Child maintenance regulations, now administered by the Child Maintenance Service or CMS (previously the Child Support Agency or CSA who will now only see out ‘old’ maintenance cases) have changed significantly and the new law is now in force.
These changes may apply to you:
- If an application for a maintenance calculation is made now;
- If you have a court order setting out financial matters including child maintenance following divorce, a year after your order has been in place; or
- If you are within one of the old systems as your current arrangements are brought to an end.
Among the most noticeable of the changes is the switch to a formula based on gross income instead of net income. For some it will simply mean a slight adjustment to the payments made/received. However, for others it will mean significant adjustment to payments. The reason is a collection of new regulations and the abolition of some previous regulations which set out what income is to be taken into account when deciding the maintenance to be paid. A few examples are set out below:-
- Income information is now taken from HMRC, with the last available tax return used as the basis of the calculation i.e. historic income data.
- BUT if the paying parent’s current income is more than 25% lower then they can request to use current information instead.
- A calculation can no longer be varied because the paying parent’s lifestyle is inconsistent with the income declared on their tax return.
- Nor can maintenance be increased because the paying parent has assets of over £65,000 which could be used to generate further income.
- Where there is equal shared care there will be no maintenance; previously the maintenance would be reduced by half. There are also changes where there is shared care but the amount of care is disputed.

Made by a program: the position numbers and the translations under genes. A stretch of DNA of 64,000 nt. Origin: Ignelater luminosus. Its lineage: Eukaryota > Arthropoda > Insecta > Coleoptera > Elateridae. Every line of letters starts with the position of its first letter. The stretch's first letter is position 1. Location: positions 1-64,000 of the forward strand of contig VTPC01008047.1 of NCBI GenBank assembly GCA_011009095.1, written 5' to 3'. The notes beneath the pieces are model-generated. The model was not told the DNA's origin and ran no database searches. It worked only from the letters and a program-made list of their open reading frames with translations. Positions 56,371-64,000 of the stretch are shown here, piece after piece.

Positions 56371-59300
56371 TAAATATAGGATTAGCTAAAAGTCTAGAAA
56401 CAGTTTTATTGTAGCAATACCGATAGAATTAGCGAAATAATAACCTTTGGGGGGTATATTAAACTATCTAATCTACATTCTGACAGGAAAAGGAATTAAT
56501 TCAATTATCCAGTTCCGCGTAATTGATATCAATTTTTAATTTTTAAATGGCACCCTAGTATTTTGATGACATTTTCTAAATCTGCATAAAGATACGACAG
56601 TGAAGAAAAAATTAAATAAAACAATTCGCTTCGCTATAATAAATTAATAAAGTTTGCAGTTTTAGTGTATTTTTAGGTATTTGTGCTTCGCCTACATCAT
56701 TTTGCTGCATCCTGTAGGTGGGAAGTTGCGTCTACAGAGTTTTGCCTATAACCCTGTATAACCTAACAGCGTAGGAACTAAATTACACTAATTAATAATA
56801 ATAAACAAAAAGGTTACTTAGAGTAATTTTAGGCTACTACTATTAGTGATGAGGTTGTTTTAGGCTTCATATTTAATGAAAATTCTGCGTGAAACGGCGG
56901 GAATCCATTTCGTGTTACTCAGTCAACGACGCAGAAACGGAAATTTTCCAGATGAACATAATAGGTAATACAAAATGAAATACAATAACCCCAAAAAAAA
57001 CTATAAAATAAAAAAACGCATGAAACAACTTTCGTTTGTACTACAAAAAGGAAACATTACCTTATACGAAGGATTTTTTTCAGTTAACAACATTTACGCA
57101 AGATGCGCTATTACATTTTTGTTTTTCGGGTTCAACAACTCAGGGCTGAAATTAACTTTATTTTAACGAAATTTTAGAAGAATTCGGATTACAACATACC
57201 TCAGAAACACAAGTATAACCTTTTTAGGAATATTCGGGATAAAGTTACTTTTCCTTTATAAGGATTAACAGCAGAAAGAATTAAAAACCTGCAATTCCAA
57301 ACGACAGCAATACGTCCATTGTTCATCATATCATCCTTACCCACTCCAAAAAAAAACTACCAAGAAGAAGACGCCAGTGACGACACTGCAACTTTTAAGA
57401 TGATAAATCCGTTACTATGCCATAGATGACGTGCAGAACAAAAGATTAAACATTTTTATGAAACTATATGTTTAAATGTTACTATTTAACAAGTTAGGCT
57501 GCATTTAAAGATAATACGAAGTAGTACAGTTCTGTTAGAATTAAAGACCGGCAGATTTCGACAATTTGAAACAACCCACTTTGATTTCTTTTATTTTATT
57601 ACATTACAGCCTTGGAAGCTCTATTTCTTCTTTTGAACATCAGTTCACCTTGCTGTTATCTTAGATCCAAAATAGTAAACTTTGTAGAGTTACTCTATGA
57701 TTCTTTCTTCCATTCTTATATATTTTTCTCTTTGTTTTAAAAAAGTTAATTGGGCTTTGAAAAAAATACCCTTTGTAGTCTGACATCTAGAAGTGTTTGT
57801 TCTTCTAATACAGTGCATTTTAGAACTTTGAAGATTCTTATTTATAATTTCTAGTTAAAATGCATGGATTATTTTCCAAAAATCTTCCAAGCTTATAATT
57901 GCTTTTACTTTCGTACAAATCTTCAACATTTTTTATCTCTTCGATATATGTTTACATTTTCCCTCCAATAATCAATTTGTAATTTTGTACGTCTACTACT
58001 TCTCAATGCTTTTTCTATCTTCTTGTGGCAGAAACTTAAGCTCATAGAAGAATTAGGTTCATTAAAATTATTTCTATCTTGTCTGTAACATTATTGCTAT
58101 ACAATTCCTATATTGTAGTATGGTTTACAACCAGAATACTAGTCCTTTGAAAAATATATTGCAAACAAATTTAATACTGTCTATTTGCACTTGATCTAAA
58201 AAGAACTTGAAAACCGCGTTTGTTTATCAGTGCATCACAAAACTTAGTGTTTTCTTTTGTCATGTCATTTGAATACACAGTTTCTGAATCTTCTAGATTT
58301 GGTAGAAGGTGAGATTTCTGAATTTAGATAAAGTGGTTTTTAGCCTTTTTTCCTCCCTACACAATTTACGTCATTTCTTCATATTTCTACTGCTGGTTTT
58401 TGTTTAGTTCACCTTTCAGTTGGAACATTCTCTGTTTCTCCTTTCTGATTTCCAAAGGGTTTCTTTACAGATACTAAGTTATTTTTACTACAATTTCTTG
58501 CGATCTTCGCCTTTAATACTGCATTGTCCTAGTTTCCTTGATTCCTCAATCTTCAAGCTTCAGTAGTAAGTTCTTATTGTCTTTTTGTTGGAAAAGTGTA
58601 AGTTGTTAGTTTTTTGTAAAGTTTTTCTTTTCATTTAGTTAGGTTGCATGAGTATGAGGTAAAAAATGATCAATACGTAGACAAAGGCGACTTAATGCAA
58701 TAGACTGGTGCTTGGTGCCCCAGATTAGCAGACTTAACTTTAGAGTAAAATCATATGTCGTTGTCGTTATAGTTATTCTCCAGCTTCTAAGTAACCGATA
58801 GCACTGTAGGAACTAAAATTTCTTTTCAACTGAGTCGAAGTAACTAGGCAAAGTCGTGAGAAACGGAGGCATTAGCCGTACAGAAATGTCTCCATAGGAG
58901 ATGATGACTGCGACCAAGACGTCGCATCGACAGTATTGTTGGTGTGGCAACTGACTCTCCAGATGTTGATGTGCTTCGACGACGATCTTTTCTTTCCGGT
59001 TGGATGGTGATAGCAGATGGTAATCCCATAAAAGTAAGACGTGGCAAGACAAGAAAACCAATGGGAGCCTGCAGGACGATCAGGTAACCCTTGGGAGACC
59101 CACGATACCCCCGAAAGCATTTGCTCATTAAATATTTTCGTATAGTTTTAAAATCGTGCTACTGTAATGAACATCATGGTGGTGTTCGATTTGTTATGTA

- There will be an assisted, accelerated process available for victims of domestic abuse. It has not been widely publicised and people should seek advice on the alternate procedure.
- Expensive fees will be charged to BOTH parents if the CMS are collecting the maintenance from one parent and paying it to the other. For higher earners with 3 children or more, payment and collection of child maintenance could cost more than £100,000 in fees alone over the lifetime of the calculation when charges come in later in 2014. That is money which goes to the government and is never seen by the child.
The wide misconception is that the new formula will not make much difference. This simply is not the case for some who rely on the current formula as the basis of the maintenance they pay or receive.
If you are already in the child maintenance system then the best advice is to get ahead and seek expert guidance on what the changes mean for you. Even if your child maintenance arrangements are reached by agreement in most cases you will not be able to prevent the other parent going to the Child Maintenance Service in the future. You should understand the new rules and how they could apply to you.